It is definitely more common for children to play or work on fine-motor activities on horizontal surfaces so I’m really glad that we now have an amazing resource that will encourage my children to work on a vertical surface more often without any additional setup from me.

Working on a Vertical Surface

Having said all that, here are some of the wonderful skills children are unintentionally developing by working on a vertical surface from the observations of my children using the Momsboard in various ways.  

Engaging Core Strength, Back Muscles and Facilitating Good Posture

Working on a Vertical Surface

Several times throughout the day, my 3yo would go back and forth between the board and her other toys – drawing, creating various 2D & 3D shapes and objects on it using our playmags and even combining both activities to trace around the playmags creations she’s constructed. She assumes different positions, alternating between kneeling and standing and occasionally hunching over the board and this builds her core strength and helps her to maintain a good upright posture.

As for Miss 2, she is often hobbling in front of the board moving the various magnetic learning aids as well as the puzzle pieces about to find their matching pair. Without the back of a chair for support, her back muscles are constantly engaged to keep her posture upright for easy access to the magnets on the whiteboard.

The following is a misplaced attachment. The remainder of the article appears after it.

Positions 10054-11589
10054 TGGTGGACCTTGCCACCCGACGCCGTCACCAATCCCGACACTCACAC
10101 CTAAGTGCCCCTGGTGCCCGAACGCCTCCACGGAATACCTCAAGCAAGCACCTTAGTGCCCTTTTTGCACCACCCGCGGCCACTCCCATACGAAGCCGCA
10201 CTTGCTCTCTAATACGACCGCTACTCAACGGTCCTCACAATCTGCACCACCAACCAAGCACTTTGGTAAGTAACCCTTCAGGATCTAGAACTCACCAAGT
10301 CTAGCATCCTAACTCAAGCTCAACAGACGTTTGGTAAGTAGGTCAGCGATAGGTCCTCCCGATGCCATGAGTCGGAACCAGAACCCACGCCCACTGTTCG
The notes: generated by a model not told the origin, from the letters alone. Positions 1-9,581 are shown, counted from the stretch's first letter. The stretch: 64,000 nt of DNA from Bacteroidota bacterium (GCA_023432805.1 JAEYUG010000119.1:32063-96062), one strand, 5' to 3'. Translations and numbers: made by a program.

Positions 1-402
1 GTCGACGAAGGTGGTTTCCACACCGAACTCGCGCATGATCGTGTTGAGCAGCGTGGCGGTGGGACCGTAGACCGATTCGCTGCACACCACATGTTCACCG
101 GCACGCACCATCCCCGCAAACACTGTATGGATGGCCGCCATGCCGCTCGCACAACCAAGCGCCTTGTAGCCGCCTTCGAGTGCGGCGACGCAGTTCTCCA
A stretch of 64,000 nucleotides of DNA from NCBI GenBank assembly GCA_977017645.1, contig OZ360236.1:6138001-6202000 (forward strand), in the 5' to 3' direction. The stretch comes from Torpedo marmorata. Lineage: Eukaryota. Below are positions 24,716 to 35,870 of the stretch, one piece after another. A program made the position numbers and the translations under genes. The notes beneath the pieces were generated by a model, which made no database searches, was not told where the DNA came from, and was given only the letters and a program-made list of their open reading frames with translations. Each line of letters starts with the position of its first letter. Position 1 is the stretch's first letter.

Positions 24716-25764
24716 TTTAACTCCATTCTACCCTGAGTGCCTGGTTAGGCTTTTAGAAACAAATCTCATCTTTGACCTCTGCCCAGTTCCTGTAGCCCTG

Shoulder/Elbow Stability

Working on a Vertical Surface

A real benefit of using a whiteboard has been that it makes things really easy to correct and revise your work, therefore really improving my child’s observation and drawing skills. When my 3-year-old is unsatisfied with her drawing which she often is being the little perfectionist that she is, she very easily uses the eraser provided to revise her creation to satisfaction. All the time spent working and reworking strengthens her arm and back muscles to build better arm stabilisation which brings me to my next point.

Pencil Grasp and Wrist Extension

Working on a Vertical Surface

As a teacher in my previous life, while I know that every child learns and develops at their own pace, it honestly pains me to say that my 3-year-old still uses the palmar grasp when holding a drawing implement, as opposed to a more developed tripod grasp. My 2-year-old uses the latter perfectly even though she is 16 months younger so the teacher in me cringes inwardly every time I see my 3-year-old gripping the marker tightly in her palm.